Bentley not involved in crafting ethics bills, warns lawmakers about unintended consequences
TUSCALOOSA -- Gov.-elect Robert Bentley said he was not consulted or involved in crafting the legislation that lawmakers began considering Wednesday as part of a special session to overhaul ethics in Alabama
He did warn lawmakers, in his first address to them since being elected Nov. 2, to remember the consequences of the bills they pass.
Gov. Bob Riley, who will be in office until mid-January, decided to call lawmakers into a special session that begins today to address ethics after sweeping Republican wins in November.
Bentley had said he would call a special session to address ethics reform at the beginning of the next regular session and that, if Riley did call a special session, he would not stand on the sidelines. He said he would be leading the fight.
But, on Wednesday, he said "I have decided to let the Legislature do its job."
Bentley, a Republican, said he was briefed by legislative leadership on the proposals. He said he had not studied the bills in depth, but had looked at outlines.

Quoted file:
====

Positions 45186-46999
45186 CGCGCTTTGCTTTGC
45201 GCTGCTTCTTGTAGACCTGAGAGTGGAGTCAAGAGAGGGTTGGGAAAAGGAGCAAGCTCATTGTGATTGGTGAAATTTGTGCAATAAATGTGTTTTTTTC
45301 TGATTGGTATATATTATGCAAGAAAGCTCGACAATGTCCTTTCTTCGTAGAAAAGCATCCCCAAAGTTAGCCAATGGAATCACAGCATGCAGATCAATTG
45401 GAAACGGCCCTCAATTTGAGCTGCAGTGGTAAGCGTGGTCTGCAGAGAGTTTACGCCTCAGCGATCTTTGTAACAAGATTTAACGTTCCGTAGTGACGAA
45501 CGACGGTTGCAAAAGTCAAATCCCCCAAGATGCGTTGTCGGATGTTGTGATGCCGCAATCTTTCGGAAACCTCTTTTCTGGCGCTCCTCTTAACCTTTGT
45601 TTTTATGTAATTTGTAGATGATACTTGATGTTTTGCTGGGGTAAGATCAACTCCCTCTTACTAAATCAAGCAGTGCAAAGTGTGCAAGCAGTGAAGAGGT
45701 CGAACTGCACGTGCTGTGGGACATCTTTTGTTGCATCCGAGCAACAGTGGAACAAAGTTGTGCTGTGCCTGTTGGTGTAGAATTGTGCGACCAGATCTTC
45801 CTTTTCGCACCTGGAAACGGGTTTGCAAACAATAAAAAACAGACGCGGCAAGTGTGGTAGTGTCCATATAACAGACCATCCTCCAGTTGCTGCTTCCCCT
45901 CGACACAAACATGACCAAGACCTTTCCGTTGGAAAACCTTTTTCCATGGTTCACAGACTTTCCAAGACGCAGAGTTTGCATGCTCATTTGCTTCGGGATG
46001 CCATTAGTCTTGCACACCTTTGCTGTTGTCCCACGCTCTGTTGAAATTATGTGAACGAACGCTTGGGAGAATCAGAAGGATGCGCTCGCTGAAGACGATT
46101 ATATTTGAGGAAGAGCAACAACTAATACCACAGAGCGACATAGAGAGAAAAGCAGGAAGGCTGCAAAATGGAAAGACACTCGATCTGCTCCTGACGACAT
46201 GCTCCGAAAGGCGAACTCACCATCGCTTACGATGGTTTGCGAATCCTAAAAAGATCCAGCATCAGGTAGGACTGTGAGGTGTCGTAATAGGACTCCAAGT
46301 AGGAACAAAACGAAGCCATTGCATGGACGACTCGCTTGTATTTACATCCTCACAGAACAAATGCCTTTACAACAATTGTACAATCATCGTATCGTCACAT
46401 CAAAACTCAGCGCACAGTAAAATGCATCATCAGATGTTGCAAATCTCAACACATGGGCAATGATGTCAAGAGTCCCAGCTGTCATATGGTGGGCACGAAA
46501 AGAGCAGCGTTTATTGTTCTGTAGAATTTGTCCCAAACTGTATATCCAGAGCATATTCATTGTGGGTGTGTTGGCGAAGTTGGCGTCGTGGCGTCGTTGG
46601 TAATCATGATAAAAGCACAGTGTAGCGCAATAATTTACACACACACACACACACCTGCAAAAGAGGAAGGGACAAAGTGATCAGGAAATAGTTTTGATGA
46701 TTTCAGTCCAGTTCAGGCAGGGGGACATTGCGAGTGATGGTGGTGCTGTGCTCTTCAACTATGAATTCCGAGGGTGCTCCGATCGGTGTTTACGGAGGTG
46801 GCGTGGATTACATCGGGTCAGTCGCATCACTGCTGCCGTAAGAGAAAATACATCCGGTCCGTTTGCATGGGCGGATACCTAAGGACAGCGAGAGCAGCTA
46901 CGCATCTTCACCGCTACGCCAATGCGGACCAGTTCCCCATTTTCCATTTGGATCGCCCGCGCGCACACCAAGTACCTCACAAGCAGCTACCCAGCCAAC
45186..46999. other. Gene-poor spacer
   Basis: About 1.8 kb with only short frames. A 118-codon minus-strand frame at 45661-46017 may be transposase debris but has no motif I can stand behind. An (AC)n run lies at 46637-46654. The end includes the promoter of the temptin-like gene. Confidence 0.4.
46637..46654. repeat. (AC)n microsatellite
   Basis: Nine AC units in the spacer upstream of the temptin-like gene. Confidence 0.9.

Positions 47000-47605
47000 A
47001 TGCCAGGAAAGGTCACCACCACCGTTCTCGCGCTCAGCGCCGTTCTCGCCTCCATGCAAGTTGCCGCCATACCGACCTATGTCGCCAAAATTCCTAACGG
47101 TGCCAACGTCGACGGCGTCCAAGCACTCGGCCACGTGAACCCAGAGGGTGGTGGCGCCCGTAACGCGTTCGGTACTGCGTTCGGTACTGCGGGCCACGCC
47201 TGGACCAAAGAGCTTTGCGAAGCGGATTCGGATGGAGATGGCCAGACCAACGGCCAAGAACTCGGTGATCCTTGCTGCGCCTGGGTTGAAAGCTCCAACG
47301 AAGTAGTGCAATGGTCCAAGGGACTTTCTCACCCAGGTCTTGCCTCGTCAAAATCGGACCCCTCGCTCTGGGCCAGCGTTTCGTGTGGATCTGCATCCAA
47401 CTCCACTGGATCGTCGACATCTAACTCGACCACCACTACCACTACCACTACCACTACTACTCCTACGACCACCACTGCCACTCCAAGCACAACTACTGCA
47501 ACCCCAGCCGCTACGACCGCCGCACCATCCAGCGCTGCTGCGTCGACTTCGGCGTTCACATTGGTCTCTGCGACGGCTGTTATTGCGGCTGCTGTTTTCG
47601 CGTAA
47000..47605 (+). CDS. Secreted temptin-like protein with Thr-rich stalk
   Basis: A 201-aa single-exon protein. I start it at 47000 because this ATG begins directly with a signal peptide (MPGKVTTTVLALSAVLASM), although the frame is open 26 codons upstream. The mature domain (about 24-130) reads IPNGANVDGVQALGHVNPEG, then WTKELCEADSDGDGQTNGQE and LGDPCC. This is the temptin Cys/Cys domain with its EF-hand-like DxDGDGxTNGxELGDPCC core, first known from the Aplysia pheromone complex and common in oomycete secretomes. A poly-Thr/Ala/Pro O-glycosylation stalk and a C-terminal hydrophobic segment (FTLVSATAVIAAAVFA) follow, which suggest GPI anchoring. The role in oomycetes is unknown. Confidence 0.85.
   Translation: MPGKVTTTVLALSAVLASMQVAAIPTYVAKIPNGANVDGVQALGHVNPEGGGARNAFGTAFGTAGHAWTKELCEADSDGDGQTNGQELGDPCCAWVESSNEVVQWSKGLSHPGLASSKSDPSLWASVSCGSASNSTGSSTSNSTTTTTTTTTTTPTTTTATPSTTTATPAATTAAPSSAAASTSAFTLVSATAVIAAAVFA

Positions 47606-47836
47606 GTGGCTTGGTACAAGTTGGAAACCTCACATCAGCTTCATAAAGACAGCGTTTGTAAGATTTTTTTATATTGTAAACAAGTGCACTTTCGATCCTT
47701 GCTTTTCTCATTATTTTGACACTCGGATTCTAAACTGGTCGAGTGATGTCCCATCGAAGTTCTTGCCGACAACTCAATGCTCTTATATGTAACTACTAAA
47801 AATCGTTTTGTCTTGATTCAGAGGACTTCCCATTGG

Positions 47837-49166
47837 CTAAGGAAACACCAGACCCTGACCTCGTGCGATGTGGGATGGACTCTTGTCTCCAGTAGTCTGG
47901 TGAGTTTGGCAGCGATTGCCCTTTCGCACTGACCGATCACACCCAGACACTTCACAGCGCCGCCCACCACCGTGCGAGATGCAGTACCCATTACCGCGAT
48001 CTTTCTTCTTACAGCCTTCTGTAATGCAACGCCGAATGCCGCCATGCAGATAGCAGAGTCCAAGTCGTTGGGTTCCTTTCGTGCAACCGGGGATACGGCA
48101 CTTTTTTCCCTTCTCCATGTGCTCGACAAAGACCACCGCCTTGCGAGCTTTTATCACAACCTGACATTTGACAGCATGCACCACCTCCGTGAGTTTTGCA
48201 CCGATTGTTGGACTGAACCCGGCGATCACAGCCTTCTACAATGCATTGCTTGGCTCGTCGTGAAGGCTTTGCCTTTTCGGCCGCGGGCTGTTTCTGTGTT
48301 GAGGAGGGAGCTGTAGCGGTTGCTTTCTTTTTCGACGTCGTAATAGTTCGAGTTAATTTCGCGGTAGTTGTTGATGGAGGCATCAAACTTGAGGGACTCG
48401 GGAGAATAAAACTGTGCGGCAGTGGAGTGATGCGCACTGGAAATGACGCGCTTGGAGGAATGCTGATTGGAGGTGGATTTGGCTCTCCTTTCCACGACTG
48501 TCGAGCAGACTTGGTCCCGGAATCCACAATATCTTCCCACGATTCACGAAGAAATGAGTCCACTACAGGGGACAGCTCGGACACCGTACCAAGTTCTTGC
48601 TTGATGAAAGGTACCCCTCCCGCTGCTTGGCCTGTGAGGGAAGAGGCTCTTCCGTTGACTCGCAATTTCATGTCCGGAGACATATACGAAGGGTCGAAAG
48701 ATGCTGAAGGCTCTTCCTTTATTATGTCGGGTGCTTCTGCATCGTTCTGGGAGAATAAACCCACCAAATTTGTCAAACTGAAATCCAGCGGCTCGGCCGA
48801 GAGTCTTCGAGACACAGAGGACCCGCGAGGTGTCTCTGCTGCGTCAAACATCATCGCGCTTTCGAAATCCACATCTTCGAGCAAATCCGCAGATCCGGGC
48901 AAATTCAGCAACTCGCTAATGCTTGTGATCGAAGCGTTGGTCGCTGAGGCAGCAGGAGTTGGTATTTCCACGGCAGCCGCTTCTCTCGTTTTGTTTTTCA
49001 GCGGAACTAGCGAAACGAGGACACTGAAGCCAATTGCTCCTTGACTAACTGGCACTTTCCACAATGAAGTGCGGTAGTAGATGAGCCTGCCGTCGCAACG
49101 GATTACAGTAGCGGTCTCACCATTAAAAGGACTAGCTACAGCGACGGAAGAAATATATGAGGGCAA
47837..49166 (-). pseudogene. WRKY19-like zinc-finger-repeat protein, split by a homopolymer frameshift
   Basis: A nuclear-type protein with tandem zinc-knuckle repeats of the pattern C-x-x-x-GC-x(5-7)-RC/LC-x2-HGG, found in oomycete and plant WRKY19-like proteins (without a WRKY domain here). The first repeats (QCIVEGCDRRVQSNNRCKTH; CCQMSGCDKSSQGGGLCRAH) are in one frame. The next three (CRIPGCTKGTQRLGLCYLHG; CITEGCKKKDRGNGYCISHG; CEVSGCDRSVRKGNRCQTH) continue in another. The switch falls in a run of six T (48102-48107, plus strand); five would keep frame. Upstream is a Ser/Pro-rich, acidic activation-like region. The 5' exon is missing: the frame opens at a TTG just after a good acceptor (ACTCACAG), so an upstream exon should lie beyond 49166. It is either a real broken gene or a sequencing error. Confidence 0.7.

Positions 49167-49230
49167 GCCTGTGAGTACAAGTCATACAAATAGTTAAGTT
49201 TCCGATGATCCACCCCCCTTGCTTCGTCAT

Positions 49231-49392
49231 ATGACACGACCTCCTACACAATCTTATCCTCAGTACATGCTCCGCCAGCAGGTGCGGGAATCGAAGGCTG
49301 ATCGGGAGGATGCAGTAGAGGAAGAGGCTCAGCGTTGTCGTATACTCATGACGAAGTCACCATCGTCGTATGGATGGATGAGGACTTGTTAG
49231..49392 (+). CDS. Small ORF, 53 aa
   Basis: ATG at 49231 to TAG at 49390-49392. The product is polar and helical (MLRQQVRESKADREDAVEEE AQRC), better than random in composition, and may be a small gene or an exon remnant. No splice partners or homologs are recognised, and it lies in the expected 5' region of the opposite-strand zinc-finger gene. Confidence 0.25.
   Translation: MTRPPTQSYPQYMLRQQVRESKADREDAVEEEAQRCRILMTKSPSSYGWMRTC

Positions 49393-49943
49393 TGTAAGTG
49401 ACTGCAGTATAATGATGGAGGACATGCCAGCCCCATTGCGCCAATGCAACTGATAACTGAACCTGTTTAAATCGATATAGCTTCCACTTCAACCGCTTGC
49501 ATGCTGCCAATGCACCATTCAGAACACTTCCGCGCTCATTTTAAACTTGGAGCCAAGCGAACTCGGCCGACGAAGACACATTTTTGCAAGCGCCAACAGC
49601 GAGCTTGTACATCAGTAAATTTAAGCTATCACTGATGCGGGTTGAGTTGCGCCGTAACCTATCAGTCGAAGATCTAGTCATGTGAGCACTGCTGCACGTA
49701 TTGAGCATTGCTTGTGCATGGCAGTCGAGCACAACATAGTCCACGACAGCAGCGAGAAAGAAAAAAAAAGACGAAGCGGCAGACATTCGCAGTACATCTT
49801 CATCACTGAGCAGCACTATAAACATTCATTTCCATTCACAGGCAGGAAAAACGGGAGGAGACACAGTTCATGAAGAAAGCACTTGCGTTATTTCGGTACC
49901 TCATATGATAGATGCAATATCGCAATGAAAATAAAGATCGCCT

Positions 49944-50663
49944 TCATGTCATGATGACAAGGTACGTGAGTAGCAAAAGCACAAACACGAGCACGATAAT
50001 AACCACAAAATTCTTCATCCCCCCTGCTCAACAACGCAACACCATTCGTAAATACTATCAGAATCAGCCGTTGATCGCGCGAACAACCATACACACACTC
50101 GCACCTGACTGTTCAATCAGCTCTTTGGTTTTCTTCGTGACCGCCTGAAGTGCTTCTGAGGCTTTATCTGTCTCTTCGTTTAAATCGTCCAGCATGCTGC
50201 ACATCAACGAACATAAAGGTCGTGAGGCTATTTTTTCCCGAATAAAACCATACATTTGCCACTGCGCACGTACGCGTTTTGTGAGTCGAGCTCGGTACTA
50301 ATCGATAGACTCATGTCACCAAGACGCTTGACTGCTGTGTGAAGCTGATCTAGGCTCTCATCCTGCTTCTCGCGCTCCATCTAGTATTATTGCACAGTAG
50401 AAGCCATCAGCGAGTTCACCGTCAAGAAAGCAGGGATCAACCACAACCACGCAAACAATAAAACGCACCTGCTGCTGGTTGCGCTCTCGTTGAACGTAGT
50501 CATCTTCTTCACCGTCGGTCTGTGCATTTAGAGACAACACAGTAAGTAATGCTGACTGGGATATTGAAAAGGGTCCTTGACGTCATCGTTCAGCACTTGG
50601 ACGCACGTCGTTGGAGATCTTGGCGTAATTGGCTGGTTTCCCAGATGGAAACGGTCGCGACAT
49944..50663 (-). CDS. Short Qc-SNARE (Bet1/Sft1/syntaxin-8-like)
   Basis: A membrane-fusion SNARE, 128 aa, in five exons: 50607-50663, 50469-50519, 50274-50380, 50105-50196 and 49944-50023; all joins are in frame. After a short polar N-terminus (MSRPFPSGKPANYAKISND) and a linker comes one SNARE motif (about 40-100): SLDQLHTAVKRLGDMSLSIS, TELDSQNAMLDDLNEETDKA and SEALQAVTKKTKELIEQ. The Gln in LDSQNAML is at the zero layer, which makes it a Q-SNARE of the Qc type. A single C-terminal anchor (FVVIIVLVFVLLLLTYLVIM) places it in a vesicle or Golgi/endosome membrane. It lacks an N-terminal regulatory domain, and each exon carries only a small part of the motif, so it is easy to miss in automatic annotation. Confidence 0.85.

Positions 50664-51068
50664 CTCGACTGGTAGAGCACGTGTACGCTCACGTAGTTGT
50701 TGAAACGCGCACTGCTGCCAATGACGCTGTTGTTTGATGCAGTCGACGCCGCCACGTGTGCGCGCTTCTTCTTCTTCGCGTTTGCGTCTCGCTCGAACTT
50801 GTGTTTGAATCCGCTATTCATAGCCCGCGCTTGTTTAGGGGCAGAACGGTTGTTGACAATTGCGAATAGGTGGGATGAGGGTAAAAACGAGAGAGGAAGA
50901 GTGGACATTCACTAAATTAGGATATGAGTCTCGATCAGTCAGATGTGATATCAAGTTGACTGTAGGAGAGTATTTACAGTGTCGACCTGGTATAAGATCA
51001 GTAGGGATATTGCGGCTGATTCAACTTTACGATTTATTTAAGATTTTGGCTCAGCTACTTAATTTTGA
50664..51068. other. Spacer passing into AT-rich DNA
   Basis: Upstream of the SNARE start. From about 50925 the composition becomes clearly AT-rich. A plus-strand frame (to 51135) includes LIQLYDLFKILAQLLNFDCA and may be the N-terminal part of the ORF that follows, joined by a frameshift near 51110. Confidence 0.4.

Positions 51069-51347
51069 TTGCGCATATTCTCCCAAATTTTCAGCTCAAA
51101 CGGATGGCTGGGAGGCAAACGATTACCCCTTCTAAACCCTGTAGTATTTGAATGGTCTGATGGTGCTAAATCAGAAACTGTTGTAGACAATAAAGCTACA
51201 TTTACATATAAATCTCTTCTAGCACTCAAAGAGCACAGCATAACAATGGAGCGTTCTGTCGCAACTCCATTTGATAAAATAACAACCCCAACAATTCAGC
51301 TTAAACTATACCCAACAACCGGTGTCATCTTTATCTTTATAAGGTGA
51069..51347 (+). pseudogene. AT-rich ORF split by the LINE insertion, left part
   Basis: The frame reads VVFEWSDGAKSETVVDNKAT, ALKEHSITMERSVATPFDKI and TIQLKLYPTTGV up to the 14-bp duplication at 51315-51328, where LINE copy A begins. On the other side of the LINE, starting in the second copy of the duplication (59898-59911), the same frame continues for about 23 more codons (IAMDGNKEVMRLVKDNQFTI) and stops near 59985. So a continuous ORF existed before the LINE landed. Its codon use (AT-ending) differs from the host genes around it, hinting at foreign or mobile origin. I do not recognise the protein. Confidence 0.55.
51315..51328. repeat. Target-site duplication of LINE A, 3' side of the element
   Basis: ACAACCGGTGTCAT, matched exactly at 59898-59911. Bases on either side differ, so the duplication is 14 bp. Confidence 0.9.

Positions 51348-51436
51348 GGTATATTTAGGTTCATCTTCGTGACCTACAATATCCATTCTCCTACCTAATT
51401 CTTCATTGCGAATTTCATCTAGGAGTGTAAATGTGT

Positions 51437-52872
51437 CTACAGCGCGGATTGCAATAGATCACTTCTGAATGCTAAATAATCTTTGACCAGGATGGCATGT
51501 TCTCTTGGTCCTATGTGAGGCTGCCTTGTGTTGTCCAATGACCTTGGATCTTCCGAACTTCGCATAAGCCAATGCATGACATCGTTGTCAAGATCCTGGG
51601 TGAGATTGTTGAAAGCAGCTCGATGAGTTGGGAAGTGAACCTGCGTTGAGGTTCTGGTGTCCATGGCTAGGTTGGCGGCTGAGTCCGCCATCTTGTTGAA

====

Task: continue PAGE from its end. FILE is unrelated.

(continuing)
Bentley said he would not be critical of the legislation and would not point to any bills he did or did not want included in the proposals lawmakers are considering. He has previously expressed concerns about legislation that would ban lawmakers from holding another state job.
"We have to be fair. We have to make sure everyone is treated fairly," Bentley said Wednesday. "You can go too far. You always have to be careful about the ramifications."
But, Bentley told lawmakers at their legislative orientation at the University of Alabama school of law, "If you don't clean it up and you don't do it right, we're going to work on it again March 1," which is the beginning of the next regular legislative session.
Bentley said he is a simple man and suggested, when addressing ethics, "simplicity is better."
"The people of Alabama want total transparency. They want to know where the money comes from, where it's going to, who gave it to you," Bentley said to applause from lawmakers. " … You can make things simple or you can make things complicated. I'm leaving that up to y'all. But I have faith you can do things and I have faith you can do things right."
Bentley told lawmakers he hopes they can deal with ethics so that they can move on to other issues and work with him on creating jobs.
"Thank you for getting this out of the way," he said of ethics. "Hopefully, we won't have to talk about it on March 1."
-- posted by Sebastian Kitchen